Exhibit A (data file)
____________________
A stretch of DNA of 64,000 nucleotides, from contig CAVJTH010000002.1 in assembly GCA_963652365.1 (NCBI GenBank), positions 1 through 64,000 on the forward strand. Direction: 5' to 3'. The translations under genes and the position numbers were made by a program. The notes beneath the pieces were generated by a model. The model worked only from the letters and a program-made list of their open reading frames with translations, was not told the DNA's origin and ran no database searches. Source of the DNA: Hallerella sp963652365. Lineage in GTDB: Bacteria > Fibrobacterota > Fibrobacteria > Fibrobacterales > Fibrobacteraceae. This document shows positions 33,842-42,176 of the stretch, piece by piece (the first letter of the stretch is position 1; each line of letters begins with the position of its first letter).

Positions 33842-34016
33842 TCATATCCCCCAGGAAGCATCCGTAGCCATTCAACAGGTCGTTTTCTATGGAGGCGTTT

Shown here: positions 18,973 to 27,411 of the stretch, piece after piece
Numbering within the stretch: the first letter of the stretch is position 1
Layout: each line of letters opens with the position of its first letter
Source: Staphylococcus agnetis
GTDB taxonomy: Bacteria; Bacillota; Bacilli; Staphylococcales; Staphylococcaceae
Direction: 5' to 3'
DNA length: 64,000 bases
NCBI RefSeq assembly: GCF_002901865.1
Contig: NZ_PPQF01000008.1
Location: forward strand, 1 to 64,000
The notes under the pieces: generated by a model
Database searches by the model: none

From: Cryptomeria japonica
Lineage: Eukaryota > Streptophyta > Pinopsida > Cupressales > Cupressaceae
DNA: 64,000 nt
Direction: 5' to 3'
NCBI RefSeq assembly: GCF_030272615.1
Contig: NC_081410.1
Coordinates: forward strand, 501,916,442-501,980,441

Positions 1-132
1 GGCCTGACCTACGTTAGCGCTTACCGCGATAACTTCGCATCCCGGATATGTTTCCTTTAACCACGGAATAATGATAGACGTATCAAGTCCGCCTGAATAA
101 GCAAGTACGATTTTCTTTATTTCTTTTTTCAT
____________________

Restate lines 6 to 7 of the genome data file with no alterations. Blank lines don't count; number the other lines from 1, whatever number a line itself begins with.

Layout: each line of letters opens with the position of its first letter
Source: Staphylococcus agnetis